Human Rights Issues in Eurasia / Правовые Вопросы В Регионах Евразии

Security At Airports? Will Body Scanners Help? UN Special Rapporteur Says NO!

Posted by Info on 21/01/2010

...body scanners are ineffective. They are unlikely to detect 80 grams of PETN explosives hidden in the underware of a person. And once it is known that body scanners are in use, they are easy to avoid by hiding this type of explosives in a body cavity or in a commercial item in one’s hand luggage.

Further, as body scanners will slow down the security checks at airports, it is likely, although not unavoidable, that their use will result in a new wave of discriminatory profiling based directly or indirectly on nationality, ethnicity or religion.

There are better ways than body scanners and group-related profiling to improve security at airports and elsewhere. The technology already exists for detecting from distance most explosive substances, including PETN…Together with professional observation of behavioral patterns this provides a prospect of respecting privacy while at the same time doing a better job in preventing acts of terrorism.

PETN – hard to detect and just 100g can destroy a carThe explosive is extremely powerful, allowing terrorists to use only small quantities to cause enormous damage. And the colourless crystals of the substance, PETN or pentaerythritol trinitrate, are hard to detect if carried in a sealed container…..


2 Responses to “Security At Airports? Will Body Scanners Help? UN Special Rapporteur Says NO!”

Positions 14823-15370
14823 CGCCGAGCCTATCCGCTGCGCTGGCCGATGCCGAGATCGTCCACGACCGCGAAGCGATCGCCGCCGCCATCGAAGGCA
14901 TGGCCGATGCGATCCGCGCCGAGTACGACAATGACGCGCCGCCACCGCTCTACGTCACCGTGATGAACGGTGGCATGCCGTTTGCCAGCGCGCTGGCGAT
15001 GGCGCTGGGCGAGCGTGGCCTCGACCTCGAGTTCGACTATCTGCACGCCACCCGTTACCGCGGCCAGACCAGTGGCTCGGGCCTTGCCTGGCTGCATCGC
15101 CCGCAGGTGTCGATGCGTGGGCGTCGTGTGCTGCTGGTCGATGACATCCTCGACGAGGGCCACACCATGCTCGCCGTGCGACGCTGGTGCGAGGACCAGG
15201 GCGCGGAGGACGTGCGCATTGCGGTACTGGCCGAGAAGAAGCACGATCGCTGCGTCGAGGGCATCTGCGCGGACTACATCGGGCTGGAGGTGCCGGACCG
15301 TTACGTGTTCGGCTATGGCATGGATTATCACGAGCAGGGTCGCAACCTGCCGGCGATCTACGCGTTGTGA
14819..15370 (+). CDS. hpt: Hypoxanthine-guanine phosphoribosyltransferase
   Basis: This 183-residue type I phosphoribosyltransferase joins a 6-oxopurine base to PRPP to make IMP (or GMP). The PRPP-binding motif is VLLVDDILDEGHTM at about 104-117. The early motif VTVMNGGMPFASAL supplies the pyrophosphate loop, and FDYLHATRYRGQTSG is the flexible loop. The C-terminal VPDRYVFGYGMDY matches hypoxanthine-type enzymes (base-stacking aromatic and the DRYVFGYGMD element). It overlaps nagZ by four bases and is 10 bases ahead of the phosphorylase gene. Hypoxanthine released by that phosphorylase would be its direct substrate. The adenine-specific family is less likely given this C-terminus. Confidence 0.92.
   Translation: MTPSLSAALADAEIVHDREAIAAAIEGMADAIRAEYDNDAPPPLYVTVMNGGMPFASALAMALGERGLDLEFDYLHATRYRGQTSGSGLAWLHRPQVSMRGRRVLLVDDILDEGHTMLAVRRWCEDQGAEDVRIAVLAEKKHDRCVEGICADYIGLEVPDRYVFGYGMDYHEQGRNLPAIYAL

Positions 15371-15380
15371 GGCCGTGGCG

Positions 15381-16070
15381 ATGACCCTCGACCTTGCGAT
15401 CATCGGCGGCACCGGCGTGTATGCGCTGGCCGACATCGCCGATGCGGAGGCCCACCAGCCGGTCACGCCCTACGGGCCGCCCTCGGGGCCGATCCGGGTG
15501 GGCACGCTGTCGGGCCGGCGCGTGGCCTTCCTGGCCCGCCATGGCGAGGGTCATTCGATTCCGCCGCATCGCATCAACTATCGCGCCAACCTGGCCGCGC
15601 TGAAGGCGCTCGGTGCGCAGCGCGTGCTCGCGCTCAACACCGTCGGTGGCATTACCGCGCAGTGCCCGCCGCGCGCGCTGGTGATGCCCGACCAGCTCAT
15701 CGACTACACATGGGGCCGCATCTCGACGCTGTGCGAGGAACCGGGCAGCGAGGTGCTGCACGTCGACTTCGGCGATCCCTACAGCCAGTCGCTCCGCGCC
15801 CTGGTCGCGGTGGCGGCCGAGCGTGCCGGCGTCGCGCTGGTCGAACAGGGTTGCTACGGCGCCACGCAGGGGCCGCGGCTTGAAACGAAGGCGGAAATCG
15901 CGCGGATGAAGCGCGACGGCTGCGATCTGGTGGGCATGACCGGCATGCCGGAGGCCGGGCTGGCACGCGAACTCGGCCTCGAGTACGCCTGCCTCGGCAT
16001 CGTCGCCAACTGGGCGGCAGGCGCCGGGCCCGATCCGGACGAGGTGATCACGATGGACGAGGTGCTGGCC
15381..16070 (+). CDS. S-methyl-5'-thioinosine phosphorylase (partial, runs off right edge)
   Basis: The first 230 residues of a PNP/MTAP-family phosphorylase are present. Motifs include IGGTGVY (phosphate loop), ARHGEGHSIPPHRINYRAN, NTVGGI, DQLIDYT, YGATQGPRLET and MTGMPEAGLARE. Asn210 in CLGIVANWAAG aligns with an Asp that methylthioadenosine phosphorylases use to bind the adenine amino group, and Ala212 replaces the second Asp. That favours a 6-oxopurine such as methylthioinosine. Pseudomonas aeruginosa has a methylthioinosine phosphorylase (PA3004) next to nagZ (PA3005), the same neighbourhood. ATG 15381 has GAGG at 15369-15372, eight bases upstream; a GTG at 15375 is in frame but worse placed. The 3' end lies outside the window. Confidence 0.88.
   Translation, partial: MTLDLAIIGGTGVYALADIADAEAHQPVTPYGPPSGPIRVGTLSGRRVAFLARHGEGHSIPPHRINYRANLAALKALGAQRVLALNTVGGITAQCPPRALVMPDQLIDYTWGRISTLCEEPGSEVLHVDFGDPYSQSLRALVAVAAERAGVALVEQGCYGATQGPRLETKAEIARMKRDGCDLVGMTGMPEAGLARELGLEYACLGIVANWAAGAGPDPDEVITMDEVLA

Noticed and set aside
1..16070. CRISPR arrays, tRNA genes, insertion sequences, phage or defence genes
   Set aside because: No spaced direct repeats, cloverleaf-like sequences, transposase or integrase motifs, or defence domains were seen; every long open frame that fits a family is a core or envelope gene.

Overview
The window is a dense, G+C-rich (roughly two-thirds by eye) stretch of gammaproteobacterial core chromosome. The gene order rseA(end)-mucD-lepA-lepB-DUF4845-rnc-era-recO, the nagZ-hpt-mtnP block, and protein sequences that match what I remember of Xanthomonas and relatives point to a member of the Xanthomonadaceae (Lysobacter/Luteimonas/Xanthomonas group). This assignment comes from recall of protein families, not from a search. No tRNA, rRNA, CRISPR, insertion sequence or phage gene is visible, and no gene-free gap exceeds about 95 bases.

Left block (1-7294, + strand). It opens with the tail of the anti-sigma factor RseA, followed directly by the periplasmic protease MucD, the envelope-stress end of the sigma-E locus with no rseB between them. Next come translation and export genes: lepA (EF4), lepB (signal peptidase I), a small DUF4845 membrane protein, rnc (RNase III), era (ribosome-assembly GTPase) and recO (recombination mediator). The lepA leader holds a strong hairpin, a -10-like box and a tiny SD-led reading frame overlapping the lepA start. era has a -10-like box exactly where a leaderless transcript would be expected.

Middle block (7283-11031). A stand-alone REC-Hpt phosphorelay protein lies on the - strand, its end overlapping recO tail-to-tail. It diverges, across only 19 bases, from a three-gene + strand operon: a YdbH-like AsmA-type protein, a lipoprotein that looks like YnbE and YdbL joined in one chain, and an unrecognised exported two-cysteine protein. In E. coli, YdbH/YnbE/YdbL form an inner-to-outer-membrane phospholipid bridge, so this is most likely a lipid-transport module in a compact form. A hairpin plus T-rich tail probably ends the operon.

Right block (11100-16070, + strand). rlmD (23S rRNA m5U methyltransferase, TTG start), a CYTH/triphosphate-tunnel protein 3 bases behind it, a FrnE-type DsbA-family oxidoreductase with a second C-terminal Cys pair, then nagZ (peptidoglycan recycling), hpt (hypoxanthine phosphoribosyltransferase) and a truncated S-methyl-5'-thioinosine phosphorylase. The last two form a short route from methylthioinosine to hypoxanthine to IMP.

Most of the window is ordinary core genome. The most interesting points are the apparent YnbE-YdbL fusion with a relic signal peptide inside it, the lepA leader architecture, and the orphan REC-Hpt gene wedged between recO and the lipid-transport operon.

1. Profiling has failed us; we don’t need profiling to identify Individuals like the Christmas-Day Bomber or the Fort Hood Shooter! There is a better solution!

    Virtually all media outlets are discussing whether we should be profiling all Arab Muslims; I will in the one-page explain why we don’t need profiling. Over 15 years ago, we at the Center for Aggression Management developed an easily-applied, measurable and culturally-neutral body language and behavior indicators exhibited by people who intend to perpetrate a terrorist act. This unique methodology utilizes proven research from the fields of psychology, medicine and law enforcement which, when joined together, identify clear, easily-used physiologically-based characteristics of individuals who are about to engage in terrorist activities in time to prevent their Moment of Commitment.

    The Problem
    Since the foiled terrorist attack by Umar Farouk Abdulmutallab, the Nigerian national on Northwest Flight 253 to Detroit, the President has repeatedly stated that there has been a systemic failure as he reiterates his commitment to fill this gap in our security. This incident, like the Fort Hood shooting, exemplifies why our government must apply every valid preventative approach to identify a potential terrorist.

    The myriad methods to identify a terrorist, whether “no-fly list,” “explosive and weapons detection,” mental illness based approaches, “profiling” or “deception detection” – all continue to fail us. Furthermore, the development of deception detection training at Boston Logan Airport demonstrated that the Israeli methods of interrogation will not work in the United States.

    All media outlets are discussing the need for profiling of Muslim Arabs, but profiling does not work for the following three reasons:

    1. In practice, ethnic profiling tells us that within a certain group of people there is a higher probability for a terrorist; it does not tell us who the next terrorist is!